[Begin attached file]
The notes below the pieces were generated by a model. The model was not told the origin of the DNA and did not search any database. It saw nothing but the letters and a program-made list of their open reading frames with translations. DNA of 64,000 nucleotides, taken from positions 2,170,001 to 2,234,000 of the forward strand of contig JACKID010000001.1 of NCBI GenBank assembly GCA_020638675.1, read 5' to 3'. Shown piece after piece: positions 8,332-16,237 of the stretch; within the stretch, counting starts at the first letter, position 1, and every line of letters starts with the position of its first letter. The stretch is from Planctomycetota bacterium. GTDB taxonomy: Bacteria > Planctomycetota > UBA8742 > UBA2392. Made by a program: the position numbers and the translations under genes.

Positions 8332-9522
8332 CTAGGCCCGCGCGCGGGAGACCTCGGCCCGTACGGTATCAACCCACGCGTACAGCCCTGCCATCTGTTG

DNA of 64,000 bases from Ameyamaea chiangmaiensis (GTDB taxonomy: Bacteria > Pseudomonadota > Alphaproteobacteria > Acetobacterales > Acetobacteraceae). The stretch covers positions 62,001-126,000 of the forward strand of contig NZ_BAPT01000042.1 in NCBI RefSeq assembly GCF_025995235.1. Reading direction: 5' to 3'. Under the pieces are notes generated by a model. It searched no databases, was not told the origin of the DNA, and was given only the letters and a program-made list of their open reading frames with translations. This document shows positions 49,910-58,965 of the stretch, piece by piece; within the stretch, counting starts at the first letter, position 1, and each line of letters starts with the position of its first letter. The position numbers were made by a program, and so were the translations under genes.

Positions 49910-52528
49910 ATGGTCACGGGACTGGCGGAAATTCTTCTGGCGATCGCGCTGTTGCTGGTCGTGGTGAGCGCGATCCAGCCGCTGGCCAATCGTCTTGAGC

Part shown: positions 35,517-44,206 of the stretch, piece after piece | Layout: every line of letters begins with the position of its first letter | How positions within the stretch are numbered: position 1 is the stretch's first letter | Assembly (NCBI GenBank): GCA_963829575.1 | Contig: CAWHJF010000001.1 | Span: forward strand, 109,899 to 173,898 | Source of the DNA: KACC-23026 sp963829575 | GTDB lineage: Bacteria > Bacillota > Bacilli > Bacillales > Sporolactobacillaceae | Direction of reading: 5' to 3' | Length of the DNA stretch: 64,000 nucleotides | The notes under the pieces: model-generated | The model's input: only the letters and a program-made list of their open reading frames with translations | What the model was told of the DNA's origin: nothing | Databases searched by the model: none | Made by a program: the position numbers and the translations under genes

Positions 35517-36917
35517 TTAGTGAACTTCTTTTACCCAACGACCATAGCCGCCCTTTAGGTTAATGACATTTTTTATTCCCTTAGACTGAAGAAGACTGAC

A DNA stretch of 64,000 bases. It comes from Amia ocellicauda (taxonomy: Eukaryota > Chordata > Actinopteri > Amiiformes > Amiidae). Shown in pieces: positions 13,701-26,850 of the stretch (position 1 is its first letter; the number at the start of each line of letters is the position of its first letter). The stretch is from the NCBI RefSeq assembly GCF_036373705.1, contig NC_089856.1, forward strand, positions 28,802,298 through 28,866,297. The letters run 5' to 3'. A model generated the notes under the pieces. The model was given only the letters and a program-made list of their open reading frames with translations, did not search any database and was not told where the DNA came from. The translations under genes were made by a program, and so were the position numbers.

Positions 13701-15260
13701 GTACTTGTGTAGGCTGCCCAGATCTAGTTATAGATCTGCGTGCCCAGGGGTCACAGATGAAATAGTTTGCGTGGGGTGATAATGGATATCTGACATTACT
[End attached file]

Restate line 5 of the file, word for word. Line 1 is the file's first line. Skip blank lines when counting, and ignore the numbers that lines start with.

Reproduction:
Positions 49910-52528